THE BLOG
11/22/2012 11:53 am ET Updated Jan 22, 2013

Happy Thanksgiving From Jerusalem

Thanksgiving is upon us and I want share some things I am grateful for. Two things in particular I am grateful for are that I am alive and that I am an American. I am grateful I am alive because this past weekend, on Shabbat (Saturday) I was on the beach playing paddle-ball with my cousins in Tel Aviv when the air-raid sirens went off, which meant a missile was very possibly coming toward me.

Having grown up in the safe bubble of N.J. right next to NYC part of me was in denial that something like this could actually happen, missiles only get fired in the movies and on the news, not in real life and not in my life when I am on the beach with my family.

The sirens and other people running for cover cut through my haze of denial and I began to run toward the stone wall at the edge of the beach and crouched with my cousins children against the wall. The sirens were still going and I began to scan the sky to see if I could spot the missile when suddenly I saw a flash in the sky and then a few seconds later heard an enormous roar. An Iron Dome missile had intercepted the one heading toward Tel Aviv and shot it out of the sky. Right after that it began to rain.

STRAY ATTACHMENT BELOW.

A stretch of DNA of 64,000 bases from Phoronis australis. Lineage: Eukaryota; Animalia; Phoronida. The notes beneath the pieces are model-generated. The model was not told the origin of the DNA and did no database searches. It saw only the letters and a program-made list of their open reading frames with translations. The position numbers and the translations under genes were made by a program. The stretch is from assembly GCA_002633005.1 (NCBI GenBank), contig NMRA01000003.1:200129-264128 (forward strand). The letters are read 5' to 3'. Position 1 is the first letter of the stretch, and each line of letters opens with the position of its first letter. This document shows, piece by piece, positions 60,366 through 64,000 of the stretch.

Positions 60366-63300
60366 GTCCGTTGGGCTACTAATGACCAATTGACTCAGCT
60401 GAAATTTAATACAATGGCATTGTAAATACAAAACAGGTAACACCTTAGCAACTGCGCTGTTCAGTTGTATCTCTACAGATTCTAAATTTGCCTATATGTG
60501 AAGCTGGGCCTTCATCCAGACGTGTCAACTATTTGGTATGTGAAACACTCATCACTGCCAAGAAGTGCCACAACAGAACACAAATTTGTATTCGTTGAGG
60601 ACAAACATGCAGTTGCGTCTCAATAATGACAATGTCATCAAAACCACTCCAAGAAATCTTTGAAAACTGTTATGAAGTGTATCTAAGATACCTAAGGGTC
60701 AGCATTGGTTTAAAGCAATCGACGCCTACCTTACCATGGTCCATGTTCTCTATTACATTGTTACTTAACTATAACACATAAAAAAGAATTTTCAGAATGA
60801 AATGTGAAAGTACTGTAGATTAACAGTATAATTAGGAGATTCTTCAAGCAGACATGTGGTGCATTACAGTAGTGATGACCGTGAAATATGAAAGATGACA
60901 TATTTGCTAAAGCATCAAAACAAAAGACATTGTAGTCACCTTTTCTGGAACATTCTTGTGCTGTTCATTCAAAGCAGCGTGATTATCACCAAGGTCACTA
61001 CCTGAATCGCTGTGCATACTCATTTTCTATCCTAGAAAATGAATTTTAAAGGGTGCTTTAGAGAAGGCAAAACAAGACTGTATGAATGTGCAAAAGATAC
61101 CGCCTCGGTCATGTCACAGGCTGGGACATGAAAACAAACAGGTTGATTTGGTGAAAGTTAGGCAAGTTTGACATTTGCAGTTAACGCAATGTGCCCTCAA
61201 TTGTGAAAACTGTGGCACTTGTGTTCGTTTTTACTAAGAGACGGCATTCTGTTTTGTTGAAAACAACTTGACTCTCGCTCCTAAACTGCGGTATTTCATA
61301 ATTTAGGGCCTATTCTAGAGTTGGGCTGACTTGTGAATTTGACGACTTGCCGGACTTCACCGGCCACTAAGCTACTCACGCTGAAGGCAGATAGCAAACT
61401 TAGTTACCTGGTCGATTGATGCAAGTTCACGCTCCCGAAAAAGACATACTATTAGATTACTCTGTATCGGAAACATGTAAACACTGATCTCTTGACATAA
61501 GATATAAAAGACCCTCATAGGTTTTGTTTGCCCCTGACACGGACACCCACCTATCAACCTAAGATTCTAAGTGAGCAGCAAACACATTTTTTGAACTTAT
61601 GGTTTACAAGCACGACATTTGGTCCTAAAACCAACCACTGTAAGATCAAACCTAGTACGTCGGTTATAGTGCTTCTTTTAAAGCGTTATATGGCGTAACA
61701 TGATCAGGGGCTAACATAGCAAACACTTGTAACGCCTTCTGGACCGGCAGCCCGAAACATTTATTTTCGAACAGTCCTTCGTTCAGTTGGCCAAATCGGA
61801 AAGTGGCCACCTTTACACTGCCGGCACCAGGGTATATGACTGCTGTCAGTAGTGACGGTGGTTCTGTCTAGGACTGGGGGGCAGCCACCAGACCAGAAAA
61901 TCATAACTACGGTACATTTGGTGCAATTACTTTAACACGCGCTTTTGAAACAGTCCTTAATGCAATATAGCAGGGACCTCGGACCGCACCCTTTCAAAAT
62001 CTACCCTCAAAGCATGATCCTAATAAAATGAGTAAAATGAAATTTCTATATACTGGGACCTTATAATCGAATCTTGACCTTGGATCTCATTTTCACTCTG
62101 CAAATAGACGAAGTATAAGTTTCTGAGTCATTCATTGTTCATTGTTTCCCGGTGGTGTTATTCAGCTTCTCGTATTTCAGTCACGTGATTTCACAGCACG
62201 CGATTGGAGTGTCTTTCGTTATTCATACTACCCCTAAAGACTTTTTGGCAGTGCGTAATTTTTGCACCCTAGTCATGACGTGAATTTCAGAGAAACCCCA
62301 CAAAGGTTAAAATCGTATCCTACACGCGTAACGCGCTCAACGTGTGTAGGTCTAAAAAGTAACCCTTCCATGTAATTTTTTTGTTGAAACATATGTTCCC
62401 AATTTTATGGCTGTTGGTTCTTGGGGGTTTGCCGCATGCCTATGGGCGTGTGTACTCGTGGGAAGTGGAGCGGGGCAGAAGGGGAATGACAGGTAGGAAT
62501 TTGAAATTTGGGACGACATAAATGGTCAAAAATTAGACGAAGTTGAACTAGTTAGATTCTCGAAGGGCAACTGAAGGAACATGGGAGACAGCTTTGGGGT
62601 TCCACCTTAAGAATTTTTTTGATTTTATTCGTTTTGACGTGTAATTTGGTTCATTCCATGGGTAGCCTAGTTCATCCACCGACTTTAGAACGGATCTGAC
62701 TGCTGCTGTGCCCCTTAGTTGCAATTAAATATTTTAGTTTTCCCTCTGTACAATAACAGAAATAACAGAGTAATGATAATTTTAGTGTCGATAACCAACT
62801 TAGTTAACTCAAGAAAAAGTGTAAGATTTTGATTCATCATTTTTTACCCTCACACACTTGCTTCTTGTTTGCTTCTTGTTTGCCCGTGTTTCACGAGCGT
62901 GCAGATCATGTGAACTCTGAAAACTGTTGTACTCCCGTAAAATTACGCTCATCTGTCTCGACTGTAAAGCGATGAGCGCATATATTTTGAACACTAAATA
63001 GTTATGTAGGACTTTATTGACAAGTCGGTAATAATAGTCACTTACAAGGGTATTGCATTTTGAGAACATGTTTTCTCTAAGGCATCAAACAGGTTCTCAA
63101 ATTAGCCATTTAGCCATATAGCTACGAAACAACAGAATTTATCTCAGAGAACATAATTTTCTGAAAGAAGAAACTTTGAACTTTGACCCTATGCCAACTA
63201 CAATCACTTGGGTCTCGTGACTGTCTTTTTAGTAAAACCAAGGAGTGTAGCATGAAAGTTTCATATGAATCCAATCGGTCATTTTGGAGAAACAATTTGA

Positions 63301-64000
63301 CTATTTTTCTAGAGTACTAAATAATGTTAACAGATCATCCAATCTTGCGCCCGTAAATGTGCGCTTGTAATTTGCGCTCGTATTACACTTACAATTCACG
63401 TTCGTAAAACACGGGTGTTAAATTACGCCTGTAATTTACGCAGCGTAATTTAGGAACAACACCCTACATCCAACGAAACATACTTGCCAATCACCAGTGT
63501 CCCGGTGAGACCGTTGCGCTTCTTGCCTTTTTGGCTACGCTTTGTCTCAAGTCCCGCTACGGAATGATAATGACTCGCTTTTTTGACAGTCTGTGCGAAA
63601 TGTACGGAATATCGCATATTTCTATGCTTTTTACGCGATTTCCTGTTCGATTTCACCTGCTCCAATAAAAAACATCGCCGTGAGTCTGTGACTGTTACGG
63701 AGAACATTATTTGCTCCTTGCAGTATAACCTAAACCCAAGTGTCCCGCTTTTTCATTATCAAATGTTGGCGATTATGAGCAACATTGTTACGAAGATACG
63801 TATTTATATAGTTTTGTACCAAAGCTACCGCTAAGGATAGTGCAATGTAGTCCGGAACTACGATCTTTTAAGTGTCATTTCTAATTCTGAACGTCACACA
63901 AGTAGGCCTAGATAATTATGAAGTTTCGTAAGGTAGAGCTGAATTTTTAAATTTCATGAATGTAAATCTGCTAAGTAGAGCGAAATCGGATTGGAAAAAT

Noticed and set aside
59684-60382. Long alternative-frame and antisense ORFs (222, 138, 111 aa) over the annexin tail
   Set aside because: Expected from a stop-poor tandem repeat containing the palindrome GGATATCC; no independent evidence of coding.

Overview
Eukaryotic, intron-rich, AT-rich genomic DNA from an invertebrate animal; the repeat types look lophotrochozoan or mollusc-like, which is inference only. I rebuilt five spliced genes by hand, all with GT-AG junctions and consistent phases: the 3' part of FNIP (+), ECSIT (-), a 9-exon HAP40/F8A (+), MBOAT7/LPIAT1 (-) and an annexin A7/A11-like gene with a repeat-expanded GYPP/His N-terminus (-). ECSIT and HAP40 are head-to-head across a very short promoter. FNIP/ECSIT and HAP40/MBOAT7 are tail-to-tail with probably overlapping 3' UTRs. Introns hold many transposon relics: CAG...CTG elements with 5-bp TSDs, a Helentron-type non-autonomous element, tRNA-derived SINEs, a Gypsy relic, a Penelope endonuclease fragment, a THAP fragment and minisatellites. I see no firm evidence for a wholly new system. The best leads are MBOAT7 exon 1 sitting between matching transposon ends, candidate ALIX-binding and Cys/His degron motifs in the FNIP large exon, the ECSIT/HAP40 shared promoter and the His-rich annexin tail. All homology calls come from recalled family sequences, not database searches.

In that moment standing in the rain, I felt as if some sort of invisible protective shield that I took for granted to be surrounding me turn suddenly out to be an illusion. So I am grateful I am alive because the experience was a lesson in how fragile life is.

I am grateful that I am an American because I have been living in Israel for the past four years, and in many ways people accept conflict here as a given. Conflict based on ethnic/religious lines and that is why I am grateful I am an American. Growing up, the fact that I was Jewish in no way stopped me from being friends with Christians, Muslims, African Americans, Japanese people, the beautiful melting pot of all kinds of people living together and celebrating with them their culture just as they celebrated mine. That differing belief systems in no way meant that there had to be conflict. Our identity as Americans, a country based on the ideals of welcoming all people and affording them the opportunity for life, liberty and the pursuit of happiness made space for our differences in a way that allowed them to come together and enrich each other.

I am thankful that as a Jewish American and Israeli citizen, I still feel those values inside me and I dont see the current conflict here as a given no matter how intractible it may seem. As an American I the see possibility for peace, where we the Jewish people are working together with all the other people residing in Israel to truly make it a Holy Land.

Happy Thanksgiving!